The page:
Pickled Beets Recipe (With Fall Spices!)

Don’t think you like beets?  You might like pickled beets because they taste like an explosion of fall spices distributed through a sweet and vinegary brine packed with flavour.  GREAT on salads.

Moody photo with a dark background featuring a black plate filled with dark red pickled beets and mason jars filled with beets.

Skip right to the recipe.

You haven’t lived until you’ve eaten a pickled beet.

Unless you’ve kissed someone in front of the Eiffel tower, while cherry blossoms rain out of the sky.  That’d probably win out in the “you haven’t lived until”  contest over the pickled beet thing.

But pickled beets are pretty darn good. I bet they’d taste even better while in Paris. You could clink your fork into the mason jar while wearing a luxurious but casual, all cream, down to the ground dress  designed by your best friend Ralph Lauren, who presented it to you at sunset, on horseback, while vacationing at his ranch. That you’re considering buying.  Once you get back from Paris.

Now that I think of it, pickled beets are kindda shit, compared to all the other great things that could happen in one’s life.

Let’s try this again. Pickled Beets! They’re better than an open wound!

Good. Glad we got that straightened out.

There are a few variations of pickled beetroot and I like the ones with sugar, vinegar and autumn spices. They have a similar taste to my bread and butter pickles. And I mean similar. Not the same. This pickled beet recipe is different but similar. 

This year I tried a new pickled beet canning recipe because … shock of all shocks … I was finding my old recipe a bit too sweet.  I guess my tastes have changed.  Or sugar has become sweeter in recent years.

I assume since you’re here, and you’re still reading, you too have an interest in pickling some of these suckers. Maybe you like them, or maybe you’ve never tried to make them, or maybe you’re going to the Eiffel Tower soon and figure you should bring a jar. Regardless of what the reason is, you’re in the right place.

Because I am right now, at this very moment, going to share my most recent Pickled Beet recipe.

 

Looking down on a scarred black cutting board covered in chopped beets and one whole beet with the skin on.

 

HOW TO MAKE PICKLED BEETS

 

  1. Put a large pot of water on the stove.  Bring to a boil.
  2. Cook 10-15 pounds of beets.  I normally roast beets but for this many I find boiling them easier.
  3. Mix brine ingredients together.
  4. Peel and chop beets.
  5. Add beets to brine and simmer 10 minutes.
  6. Pour beets and brine into jars and process.

That’s it.

Cooked beets with the skins removed on a black cutting board.

The easiest way to remove the skins is to cut the tip and root off, then rub the skin off with a paper towel.  The skins should just come right off.  Since this is real life, there will be the odd stubborn one.  Those ones are assheads and you can either throw them at someone or use a knife to get the skin off.  Or throw them at someone.

 

Chopped dark red beets on a black background with sun shining on them.

You can either quarter or slice your beets.  I like to quarter them.

A ladle made out of bamboo lowering pickled beets into a wide mouth mason jar.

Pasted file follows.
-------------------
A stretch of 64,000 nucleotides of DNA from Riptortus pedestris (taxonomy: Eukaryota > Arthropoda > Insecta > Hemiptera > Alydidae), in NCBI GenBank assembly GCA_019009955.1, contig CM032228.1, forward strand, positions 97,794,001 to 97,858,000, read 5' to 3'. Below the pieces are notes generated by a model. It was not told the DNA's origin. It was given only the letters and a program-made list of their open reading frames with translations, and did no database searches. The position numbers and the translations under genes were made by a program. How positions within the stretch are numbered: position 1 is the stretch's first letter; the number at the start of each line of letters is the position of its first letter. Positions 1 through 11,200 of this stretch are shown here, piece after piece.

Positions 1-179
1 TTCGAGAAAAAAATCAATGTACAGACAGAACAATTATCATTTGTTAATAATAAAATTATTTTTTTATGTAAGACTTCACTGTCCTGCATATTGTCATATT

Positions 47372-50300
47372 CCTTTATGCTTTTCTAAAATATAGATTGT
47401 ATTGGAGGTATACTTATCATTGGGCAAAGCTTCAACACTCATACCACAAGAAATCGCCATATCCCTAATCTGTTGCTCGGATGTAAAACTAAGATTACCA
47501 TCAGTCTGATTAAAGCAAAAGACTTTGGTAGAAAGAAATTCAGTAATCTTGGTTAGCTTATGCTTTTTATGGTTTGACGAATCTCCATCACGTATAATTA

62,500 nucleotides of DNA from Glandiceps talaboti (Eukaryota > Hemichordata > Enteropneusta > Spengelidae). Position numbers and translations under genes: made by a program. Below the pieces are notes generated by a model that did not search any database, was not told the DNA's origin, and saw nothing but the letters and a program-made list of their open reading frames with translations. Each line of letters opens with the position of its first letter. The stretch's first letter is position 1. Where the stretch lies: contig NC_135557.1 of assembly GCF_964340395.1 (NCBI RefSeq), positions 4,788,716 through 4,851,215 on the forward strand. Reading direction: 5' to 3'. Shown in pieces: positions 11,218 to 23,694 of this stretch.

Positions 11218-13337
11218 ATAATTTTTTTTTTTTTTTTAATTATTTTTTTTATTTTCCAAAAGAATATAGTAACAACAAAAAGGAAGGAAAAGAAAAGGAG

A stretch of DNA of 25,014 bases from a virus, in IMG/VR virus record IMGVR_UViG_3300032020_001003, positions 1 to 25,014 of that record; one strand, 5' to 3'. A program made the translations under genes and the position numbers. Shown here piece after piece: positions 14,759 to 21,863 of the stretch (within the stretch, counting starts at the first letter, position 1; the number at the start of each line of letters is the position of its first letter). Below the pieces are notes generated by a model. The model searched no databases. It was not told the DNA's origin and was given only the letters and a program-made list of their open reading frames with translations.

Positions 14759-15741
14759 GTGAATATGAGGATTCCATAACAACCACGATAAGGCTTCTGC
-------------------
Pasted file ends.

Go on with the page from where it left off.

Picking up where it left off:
If the quarters are too big, cut the quarters in half.

Bamboo ladle pouring dark red brine into a jar of pickled beets.

Even if you don’t happen to like the taste of pickled beets I almost feel like you should make them based on how pretty they are.

Cleaning the rim of a mason jar filled with newly pickled beets.

Don’t ever forget to wipe the rim of your jar when you’re canning. One little drip will ruin any hopes of getting a proper seal.  Then you’ll cry.

Removing the air bubbles in a mason jar with a plastic stick prior to canning.

If you don’t have one of these little metal sticks, grab one here.  They’re made for picking up the sealers out of the hot water and they’re great.  If you don’t have any of the handy canning stuff, get this whole kit.  You get the magnetic stick, a can grabber, funnel and a bunch of other stuff.

 

 

Are Pickled Beets as Good For You As Raw Beets?

Beets are really high in antioxidants (they’re on the top 10 list in fact) But when you pickle them they lose a percentage of their antioxidant qualities.

Plus of course, pickled beets are filled with sugar which isn’t what most people would consider a healthy addition to a vitamin packed vegetable.

So no, pickled beets aren’t as good for you as fresh beets. If you’re looking for the BEST health option, raw or roasted beets are your best choice.

 

Canned Pickled Beets Recipe

How to make and then can pickled beets to store all winter long.

Pickled Beets

5 from 1 vote
Print Pin Rate
Course: Canning/Preserves
Cuisine: Yummy
Author: The Art of Doing Stuff

Ingredients

  • 10 lbs beets
  • 3 cups water
  • 7 cups vinegar
  • 4 cups sugar
  • 2 1/2 teaspoons cloves
  • 2 1/2 teaspoons allspice
  • 2 1/2 teaspoons cinnamon
  • 3 Tablespoons Kosher or pickling salt

Instructions

  • Cook and peel beets.
  • Cut into quarters.
  • Mix together remaining ingredients in large pot.
  • Add quartered beets to brine in pot and simmer 10 minutes.
  • Fill hot, sterilized jars to 1/2" from top with beets.
  • Fill with brine to 1/2" from top of jar.
  • Remove any air bubbles in jar.
  • Wipe rim clean.
  • Secure with seal and screw band.
  • Process beets 30 minutes in hot water bath.

How to Use Pickled Beets

Red pickled beets on a plate.

There are a lot of different pickled beet recipes out there and there are a LOT of different ways to process them.  Up until a few years ago I always just jarred them in hot jars, covered them with hot liquid and called it a day.  It’s always worked fine for my family.  But now that I have a blog  I have to be responsible and suggest methods that might not kill my readers.  Because I lose enough readers every month simply by offending them.  I can’t start actually killing them off now.